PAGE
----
1776 is old-fashioned City and it’s all the better for it

Steve Dinneen
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1 Lombard Street, EC3V 9AA Tel: 020 7929 6611
FOOD ****

Cost per person without wine: £55

ONE LOMBARD Street is one of those archetypal City restaurants – like the Mercer – that you go because you work in the City and, you know, that’s just what you do. It is expected. It is proper (it is no coincidence it was started by a former banker, Soren Jessen, in 1998). It could probably start selling defrosted Iceland burgers and people would still eat there out of habit.

Now it has “opened” 1776, a little 40-cover dining room at the back of the building. Calling 1776 a restaurant in its own right would be a little disingenuous. I have eaten in what is now 1776 when it was still just “the room at the back of 1 Lombard Street”, the haute cuisine section of the main brasserie. I was there for lunch and it was, unsurprisingly for a restaurant located by the steps of Bank underground, populated entirely by be-suited City types.

It was a welcome refuge from the main brasserie, which sits under a gigantic dome that amplifies even a dull chatter to the volume of a medium-sized football stadium. The food in the dining room was as you’d expect of a City eatery – well sourced, meat-heavy produce that is guaranteed to leave you too full to do very much work all afternoon, especially when you factor in the obligatory bottle of red.

Now it has had a lick of paint – a pleasant kind of woody green – and a refurb that brings to mind a West End members’ club, complete with chandeliers and abstract paintings. It has also, apparently, got its own entrance on Mansion House Place, although after two laps of the block I gave up and went in through the main door to the brasserie.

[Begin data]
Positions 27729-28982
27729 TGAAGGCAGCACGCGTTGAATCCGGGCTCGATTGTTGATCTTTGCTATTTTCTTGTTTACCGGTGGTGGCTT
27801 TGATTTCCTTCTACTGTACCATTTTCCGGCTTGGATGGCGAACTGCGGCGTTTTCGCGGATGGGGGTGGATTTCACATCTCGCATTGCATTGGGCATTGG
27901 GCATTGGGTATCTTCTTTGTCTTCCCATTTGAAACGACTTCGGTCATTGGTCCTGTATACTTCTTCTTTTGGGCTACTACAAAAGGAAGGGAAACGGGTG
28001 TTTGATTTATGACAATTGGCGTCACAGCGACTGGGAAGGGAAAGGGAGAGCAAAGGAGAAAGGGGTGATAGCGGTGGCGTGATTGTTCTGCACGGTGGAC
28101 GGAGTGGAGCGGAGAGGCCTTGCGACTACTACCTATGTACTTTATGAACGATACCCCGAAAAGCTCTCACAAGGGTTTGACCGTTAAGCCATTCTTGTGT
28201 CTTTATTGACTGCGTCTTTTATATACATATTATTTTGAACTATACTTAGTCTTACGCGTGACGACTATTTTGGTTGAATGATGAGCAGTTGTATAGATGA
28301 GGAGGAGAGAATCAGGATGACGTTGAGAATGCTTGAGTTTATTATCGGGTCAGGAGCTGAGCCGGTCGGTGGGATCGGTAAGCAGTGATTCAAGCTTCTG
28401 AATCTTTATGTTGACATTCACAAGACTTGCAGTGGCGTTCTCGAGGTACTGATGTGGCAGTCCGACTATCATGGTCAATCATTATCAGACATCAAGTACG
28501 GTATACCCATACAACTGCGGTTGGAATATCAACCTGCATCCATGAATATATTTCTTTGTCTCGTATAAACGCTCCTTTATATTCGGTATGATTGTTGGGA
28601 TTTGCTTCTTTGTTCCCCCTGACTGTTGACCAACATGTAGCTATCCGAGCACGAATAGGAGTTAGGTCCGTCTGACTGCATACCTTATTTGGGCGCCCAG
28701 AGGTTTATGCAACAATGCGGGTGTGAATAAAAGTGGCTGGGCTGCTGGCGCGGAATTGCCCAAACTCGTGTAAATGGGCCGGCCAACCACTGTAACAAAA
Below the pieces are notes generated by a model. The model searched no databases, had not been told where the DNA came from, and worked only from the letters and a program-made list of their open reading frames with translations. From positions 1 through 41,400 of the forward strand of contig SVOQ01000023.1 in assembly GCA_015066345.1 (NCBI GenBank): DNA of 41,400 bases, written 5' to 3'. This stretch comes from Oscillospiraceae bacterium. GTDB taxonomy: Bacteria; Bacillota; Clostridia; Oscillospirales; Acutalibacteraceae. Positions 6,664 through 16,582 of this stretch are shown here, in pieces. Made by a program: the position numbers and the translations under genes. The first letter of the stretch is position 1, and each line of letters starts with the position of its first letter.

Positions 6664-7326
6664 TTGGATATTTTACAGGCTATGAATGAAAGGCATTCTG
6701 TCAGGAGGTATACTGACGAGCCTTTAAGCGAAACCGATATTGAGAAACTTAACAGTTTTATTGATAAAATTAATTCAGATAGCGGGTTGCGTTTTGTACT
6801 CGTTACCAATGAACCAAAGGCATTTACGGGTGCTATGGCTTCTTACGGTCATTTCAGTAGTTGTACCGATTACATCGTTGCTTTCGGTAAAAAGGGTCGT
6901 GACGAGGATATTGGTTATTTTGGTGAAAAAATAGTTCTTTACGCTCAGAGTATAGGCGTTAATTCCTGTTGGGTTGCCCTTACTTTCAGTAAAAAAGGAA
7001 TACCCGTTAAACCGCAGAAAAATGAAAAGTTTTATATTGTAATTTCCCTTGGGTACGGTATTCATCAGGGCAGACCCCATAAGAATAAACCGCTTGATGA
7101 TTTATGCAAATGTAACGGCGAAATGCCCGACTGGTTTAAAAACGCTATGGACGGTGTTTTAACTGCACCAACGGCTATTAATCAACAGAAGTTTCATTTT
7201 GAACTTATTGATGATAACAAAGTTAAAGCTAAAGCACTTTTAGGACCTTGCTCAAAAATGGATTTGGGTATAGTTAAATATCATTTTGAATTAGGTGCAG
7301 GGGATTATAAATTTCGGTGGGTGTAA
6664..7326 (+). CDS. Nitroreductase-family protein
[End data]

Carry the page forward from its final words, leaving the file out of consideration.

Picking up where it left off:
I took an old school friend who lives out of town. In retrospect, 1776 isn’t ideal for this. It is perfect for a business meal. It is great for a date – it is flashy and expensive in almost equal measure. But it isn’t really what you’re looking for when you’re trying to impress an old friend. You want that hidden away little gem that makes everybody jealous you live in London. Going somewhere like 1776 looks like you’re trying a bit too hard. The waiter wheeling over a gigantic polished silver bowl easily big enough to encase a human head, containing the day’s meat carvery, didn’t help.

But 1776 isn’t stuffy – the service is remarkably, and commendably, relaxed. The waiter insisted I try the fallow deer tartare to start, which is mixed at your table. I’m glad he did. The recipe, which includes Worcestershire sauce, capers and a splash of tabasco, was delicious – and the deer gives a much deeper, richer flavour than steak tartare. I went for the roasted côte de veau for the main, which pleased the waiter no end (“I always go for the meat – I’m a lion”). There is no doubting the quality of the cut – tender and succulent, although the accompanying pancetta, braised chicory and potato nest was rather predictable, if no less tasty.

The school friend went for the mint crusted fillet of lamb. It didn’t seem the done thing to start eating from the plate of someone you haven’t seen for a couple of years but his verdict was unequivocally positive.

It’s not cheap – factor in a decent bottle of wine and you’re not getting much change out of £200 for two people. But this is a City restaurant. It has a giant silver bowl. If you’re worrying about the bill, you’re probably in the wrong place.